The monster with multiple heads

The monster with multiple heads

By Roopen Roy Jan 10 2012

Tags: Op-ed

We have spent much of 2011 trying to install an omnipotent Ombudsperson. We did not succeed. Shall we spend some time now in analysing and understanding how corruption festers? The supply and demand chain of corruption has at least three major components: the giver, the taker and the keeper. In almost all cases, the taker is the primary target of public wrath. The alleged taker goes to prison first, such as the politicians in the 2G scam or in the mining scandal. The safe keeper is often in the shadows — sometimes operating outside the borders and jurisdiction of the Indian legal system. The giver is usually quite powerful and normally manages to stay out of jail — sacrificing pawns and minions instead.

The media goes into frenzy about bribe takers. But they focus the spotlight less often on the giver. The plot of this whodunit, as I have said earlier in these columns, revolves aro­und the thunderous silence of a one-handed clap. There are no prizes for guessing where the funds derived from kickbacks or bribes go for safe keeping. Paradoxically, these ‘keeper’ countries, which are all in the First World, rank amongst the cleanest in transparency lea­gue tables. Unless the entire chain of corruption is dismantled by unhinging every link in the chain, we will never fight corruption effectively.

There is a common thread running through all the recent scandals. Whether they are sc­ams in land, spectrum, mining rights, licences or permits — what engenders them? There is invariably a scarce resource to which competing people wish to have an unfair access and are willing to make under-the-table offerings to government officials who can use th­eir discretion to favour one or a few over the others. Manmohan Singh in a recent speech has asserted, “Elimination of corruption is critical to support genuine entrepreneurship. It is also the demand of the ordinary citizen who encounters corruption all too often in eve­ryday transactions with those in authority.”

In this speech he has referred to two different kinds of corruption. The 2G scam is the first kind where national resources have been unfairly allocated. As a consequence, the nation has suffered. The upright entrepreneur who refuses to bribe is at a disadvantage in such a system. He has a huge disincentive to remain honest. This is Corruption with a big C where the amounts at stake run into very large sums sometimes billions of dollars. Corruption with a big C also straddles large government procurements including arms deals where vast sums of money change hands — sometimes outside the country. The second kind of corruption that Singh has alluded to includes petty bribes, extortion, speed money and transmission and distribution losses in the process of trickle down. It is large in the aggregate but individual amounts — collected from a huge number of citizens by corrupt people down the chain — are relatively smaller. For instance, diversion of NREGA funds, bribe demanded by officials to issue certificates and entitlements, bribes in lieu of traffic fines, fire safety penalties and so on.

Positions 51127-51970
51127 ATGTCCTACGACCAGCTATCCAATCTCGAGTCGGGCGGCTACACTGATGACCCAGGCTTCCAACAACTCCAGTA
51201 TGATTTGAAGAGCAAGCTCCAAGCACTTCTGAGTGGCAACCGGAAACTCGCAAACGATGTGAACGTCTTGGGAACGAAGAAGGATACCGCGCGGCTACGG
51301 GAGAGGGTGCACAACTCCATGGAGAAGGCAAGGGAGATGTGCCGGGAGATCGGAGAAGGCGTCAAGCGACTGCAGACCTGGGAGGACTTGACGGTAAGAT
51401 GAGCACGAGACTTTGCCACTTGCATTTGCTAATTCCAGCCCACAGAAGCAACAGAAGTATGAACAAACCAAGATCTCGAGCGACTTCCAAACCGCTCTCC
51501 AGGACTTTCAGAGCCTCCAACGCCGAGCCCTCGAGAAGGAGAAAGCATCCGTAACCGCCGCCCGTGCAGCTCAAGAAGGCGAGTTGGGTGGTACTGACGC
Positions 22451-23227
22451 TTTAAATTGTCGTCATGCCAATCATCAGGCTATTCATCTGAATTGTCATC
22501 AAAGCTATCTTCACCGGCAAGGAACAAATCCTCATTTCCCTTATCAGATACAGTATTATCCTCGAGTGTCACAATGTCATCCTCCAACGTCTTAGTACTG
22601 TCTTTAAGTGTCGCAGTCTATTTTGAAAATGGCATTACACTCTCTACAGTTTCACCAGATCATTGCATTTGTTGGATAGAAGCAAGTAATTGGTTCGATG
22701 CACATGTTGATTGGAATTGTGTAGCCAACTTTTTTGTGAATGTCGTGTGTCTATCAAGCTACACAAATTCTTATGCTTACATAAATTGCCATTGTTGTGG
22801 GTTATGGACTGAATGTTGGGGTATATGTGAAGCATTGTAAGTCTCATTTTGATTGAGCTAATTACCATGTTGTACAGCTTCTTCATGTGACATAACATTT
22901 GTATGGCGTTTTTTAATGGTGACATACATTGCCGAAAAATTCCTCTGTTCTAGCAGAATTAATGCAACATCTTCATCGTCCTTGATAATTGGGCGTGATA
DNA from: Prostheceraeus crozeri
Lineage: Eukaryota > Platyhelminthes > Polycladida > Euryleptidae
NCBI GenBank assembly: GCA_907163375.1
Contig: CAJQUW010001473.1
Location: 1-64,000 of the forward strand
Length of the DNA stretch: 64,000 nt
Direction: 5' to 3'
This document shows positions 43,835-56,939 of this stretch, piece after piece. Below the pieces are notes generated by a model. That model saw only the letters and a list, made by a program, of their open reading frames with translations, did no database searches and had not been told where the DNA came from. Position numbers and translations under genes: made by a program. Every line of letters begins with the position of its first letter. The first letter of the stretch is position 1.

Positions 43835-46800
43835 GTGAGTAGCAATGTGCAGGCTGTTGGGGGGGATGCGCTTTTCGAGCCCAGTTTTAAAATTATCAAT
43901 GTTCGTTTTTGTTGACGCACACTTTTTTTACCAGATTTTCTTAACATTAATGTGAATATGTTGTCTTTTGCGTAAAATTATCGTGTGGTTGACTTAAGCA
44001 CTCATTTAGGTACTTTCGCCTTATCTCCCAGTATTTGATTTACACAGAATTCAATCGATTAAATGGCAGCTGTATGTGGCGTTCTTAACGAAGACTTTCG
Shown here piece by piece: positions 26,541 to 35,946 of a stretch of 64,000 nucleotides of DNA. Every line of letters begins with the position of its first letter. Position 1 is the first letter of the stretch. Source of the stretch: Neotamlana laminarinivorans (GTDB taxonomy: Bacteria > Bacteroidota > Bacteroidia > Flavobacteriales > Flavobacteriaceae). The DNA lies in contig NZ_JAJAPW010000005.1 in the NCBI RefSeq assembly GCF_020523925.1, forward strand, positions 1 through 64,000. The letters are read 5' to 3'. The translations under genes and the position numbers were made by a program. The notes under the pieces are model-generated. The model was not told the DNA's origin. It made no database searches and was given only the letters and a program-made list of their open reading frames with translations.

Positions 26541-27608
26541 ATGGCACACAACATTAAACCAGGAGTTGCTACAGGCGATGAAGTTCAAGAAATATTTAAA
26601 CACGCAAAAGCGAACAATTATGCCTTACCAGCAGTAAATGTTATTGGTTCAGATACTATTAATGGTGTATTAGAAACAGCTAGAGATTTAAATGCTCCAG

If we do a root cause analysis, certain simple conclusions leap out. In all scams, the government ministers or officials had huge discretionary powers over the allocation of scarce resources or spending or appr­oval. Their powers were unc­hecked. The system was structurally opaque and not transparent. Therefore, it is important to reduce the untrammelled discretion of the government in the allocation of national resources, procureme­nts and approvals. If corruption is proven, the entire chain must be dis-aggregated and all players punished. The heaviest punishment should be meted out to the giver who stands to gain the most and who usually steals the maximum from the nation. By imprisoning small fry and scapegoats, we are not sending a message that is loud and clear: India’s tolerance to corruption is zero.

On petty bribes, one answer, but not the only answer, is to use technology that will provide direct access to the beneficiary and eliminate the middleman. I will relate an anecdote from my personal experience. In the late 1990’s, I was involved in a project of computerising the payroll in a municipal corporation. We designed the system such that all wages would go directly by transfer to the bank account of the individual workers. Initially there was a huge opposition to the project. But by some miracle both unions supported it as we explained the benefits of the project, which included accurate calculation of wages and overtime and on-time payments. To op­en the bank account the worker had to come forward with a photo id card. Almost overnight a fairly large number of ghost workers dropped off the payroll. The project paid for itself in about 9 months simply through such savings. But technology alone is not the magic wand that will eliminate corruption. Crackdown on corruption at all levels is necessary.

There is no better safeguard against corruption than a vigilant civil society. But the penal system must work within our constitutional and democratic framework. China conducts su­m­mary trials and shoots do­wn corrupt officials from time to time. There is no evidence, however, that it is a more effective system in rooting out corruption. The last thing we should do is to blame our de­mocracy. As the Mahatma said, “Corruption and hyp­ocrisy ou­ght not to be inev­it­able produc­ts of democracy, as they undoubtedly are today.” We must find effective soluti­ons of rooting out corruption without giving up on our democratic system.

(The writer is the Managing

Director of Deloitte Consulting, India. These are

his personal views)